A U.K. mom is speaking out against school policies which she says restrict boys from having long hair.
According to Miller, the decision to allow Farouk to grow out his hair was “cultural.” He was initially encouraged by his father’s Ghanian family to not cut his hair until he was three. As Farouk’s hair grew, the child model developed an emotional attachment to his “unique and beautiful” hair which Miller affectionately calls his “mane.”
While researching secondary schools for her son, Miller said she was surprised to learn that several maintained strict policies prohibiting boys from having long hair. The family’s top choice, Fulham Boys School in West London, currently has regulations regarding hair length which Miller believes are “out of date” and discriminatory against children of colour.
"Hairstyles should be tidy and of a conventional nature, no extreme haircuts including sculpting, shaving, dreadlocks or braiding are allowed. The maximum hair length is above the collar and the minimum hair length is a number 2 cut,” the Church of England secondary school’s policy states. “Hair must be one natural colour. Parents are strongly advised to seek advice on the acceptability of hairstyles that may be considered 'different' before allowing their son to adopt such a style. School reserves the right to insist on re-styling if it considers the style inappropriate."
Although Farouk won’t attend secondary school for another two years, Miller said her son has become “terrified” at the thought of cutting his hair in order to be admitted to the school.
“It’s a racial issue,” Miller told Good Morning America (GMA). “We all know what kind of boys would have dreadlocks and braids. Generally, it’s black boys or mixed boys. We’re not talking about Caucasian children here... it’s very unlikely.”
Miller launched a petition to the Houses of Parliament requesting the British government prohibit schools from enforcing restrictive policies regarding hair.
“I believe it is teaching our children sexism from a very young age. When you teach the young this unequal behaviour is acceptable today, you prevent a more tolerant world for tomorrow,” the petition reads. “Would you agree that your daughters should be made to wear skirts to school if they are not comfortable in doing so?I think It would be unfair and can be compared to woman having to wear heals in the workplace, in addition them being paid less than men?”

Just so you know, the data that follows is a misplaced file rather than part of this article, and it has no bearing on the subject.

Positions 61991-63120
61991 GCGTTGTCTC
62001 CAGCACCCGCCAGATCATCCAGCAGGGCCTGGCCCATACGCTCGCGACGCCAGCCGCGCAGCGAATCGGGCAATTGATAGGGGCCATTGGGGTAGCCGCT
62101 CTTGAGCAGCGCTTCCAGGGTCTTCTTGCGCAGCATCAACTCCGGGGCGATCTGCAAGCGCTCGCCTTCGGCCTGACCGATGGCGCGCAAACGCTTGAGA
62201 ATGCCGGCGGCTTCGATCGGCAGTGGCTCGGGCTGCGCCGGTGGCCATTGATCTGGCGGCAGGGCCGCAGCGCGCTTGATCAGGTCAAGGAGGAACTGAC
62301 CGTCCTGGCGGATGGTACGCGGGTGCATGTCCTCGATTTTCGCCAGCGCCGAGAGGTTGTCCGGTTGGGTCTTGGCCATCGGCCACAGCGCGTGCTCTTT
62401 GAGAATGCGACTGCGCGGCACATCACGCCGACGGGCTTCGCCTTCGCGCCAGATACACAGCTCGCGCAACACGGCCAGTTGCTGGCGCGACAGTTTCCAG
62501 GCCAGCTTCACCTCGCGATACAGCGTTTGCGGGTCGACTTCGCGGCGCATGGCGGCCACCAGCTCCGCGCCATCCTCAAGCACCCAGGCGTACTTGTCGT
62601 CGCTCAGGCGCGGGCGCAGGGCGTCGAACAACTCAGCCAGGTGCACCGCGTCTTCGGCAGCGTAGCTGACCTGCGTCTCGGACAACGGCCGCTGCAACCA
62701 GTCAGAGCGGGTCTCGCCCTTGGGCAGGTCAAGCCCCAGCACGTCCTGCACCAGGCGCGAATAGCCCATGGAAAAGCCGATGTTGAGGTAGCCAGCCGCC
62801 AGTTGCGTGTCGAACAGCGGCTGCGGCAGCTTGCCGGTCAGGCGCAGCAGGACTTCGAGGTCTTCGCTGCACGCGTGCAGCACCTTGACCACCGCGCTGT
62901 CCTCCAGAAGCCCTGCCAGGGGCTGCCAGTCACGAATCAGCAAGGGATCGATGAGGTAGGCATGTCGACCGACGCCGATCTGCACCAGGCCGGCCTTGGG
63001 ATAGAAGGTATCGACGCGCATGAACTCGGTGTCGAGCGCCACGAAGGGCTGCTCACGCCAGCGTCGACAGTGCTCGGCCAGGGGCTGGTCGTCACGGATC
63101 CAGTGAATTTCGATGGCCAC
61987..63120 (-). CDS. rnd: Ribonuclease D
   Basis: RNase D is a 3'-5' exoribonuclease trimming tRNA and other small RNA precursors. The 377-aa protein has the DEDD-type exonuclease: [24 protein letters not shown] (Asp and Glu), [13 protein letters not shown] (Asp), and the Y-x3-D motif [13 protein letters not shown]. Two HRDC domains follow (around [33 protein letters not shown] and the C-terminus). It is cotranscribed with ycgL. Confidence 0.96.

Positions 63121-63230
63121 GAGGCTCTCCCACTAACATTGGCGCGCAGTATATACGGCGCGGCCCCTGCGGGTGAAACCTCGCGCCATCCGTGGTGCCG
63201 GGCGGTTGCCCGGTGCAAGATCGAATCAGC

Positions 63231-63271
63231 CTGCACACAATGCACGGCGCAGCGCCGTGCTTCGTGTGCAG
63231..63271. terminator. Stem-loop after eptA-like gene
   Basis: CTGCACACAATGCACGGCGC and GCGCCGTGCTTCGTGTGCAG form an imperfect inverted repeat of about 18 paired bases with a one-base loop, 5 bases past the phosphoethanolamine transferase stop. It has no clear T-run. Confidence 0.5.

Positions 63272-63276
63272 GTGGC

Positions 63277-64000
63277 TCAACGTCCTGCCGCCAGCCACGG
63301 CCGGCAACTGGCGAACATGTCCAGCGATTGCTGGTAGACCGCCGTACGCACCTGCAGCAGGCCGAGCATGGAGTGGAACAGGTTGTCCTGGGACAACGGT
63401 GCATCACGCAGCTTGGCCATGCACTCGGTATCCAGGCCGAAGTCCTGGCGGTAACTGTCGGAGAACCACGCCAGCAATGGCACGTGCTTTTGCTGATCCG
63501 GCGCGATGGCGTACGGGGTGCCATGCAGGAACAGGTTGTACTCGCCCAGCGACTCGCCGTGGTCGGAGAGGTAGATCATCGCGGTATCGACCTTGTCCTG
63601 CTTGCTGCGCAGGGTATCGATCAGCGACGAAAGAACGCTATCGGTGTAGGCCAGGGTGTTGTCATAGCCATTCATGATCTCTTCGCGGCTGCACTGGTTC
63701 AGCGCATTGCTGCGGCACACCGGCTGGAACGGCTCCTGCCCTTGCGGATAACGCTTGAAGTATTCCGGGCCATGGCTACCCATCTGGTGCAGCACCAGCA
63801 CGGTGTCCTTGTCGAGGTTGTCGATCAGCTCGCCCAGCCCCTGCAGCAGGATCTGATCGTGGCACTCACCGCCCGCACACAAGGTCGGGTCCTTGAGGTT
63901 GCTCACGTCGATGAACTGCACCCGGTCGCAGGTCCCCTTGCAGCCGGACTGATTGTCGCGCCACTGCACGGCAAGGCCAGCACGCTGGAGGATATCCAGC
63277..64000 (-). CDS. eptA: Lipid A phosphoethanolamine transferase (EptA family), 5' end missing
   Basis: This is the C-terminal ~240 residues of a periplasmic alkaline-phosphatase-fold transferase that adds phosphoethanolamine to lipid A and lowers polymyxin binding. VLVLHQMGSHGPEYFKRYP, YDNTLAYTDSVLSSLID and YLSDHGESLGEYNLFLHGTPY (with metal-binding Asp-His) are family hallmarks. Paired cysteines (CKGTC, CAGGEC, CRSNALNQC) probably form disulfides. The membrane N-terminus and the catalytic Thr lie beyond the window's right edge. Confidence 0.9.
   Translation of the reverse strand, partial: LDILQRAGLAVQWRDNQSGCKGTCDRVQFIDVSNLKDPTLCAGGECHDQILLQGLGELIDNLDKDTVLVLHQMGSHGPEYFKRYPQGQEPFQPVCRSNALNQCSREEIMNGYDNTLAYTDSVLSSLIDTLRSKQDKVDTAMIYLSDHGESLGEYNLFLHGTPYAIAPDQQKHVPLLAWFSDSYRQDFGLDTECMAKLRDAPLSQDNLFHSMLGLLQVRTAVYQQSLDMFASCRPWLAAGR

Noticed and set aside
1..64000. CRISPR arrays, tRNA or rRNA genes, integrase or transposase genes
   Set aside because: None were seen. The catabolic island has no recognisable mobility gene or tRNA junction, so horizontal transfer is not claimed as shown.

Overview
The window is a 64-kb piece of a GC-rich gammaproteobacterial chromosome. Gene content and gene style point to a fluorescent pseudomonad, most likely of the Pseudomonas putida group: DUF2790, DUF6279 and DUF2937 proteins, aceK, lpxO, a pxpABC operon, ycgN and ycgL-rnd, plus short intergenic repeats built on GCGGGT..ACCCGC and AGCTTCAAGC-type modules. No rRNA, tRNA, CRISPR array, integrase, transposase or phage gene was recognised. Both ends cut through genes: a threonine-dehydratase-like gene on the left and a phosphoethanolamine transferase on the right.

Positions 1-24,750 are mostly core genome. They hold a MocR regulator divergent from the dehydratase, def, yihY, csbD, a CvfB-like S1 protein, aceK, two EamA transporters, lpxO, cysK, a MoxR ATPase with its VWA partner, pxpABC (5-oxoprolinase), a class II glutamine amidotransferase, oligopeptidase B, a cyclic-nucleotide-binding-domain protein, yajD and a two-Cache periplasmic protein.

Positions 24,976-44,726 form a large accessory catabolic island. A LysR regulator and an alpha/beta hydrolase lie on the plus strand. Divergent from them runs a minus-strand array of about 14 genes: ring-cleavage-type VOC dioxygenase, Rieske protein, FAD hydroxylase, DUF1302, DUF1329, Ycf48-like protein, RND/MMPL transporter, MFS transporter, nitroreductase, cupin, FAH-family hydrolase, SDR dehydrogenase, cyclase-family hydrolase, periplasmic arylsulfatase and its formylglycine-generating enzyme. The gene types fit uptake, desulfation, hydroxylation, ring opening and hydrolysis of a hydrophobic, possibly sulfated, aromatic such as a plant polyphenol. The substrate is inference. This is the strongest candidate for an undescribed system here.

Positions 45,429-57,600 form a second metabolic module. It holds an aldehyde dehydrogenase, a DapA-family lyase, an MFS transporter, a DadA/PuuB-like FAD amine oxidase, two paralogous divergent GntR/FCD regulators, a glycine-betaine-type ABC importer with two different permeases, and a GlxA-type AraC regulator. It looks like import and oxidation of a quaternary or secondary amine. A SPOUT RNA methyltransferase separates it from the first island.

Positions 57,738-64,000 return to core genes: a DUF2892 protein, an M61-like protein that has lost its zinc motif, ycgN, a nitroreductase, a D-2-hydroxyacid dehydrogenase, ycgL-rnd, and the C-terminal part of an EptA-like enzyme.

1/4 To be clear. What I actually said was that we are a strict academic boys school with high standards of behaviour, uniform and appearance. We are a truly comprehensive school which is reflected in our intake. Nearly 30% of our boys come from homes where they have the means... https://t.co/YuBzDbwSEs— Alun Ebenezer (@AlunEbenezer) January 16, 2020
In 2017, Fulham Boys School made headlines after 12-year-old Chikayzea Flanders was threatened with suspension unless he cut his dreadlocks. The family took legal action against the school, which ended with both parties reaching an understanding that the school’s uniform policy and ban on dreadlocks resulted in “indirect discrimination.” Flanders was invited to return to the school, but declined the invitation.
Fulham Boys School headmaster Alun Ebenezer said the school’s uniform policy is in “no way racist.”
In a series of tweets, Ebenezer wrote, “Everyone is welcome but all must buy into our distinctive ethos. No one is forced to come to FBS. It is a matter of choice and there is plenty of choice of good schools in West London. A boy has the right to have long hair. Surely a school has the right to a strict uniform and appearance policy.
“We think firm boundaries and strict discipline is what young men need and what hundreds and hundreds of families want, reflected in FBS being heavily oversubscribed,” he continued. “Not sure why this is a story.”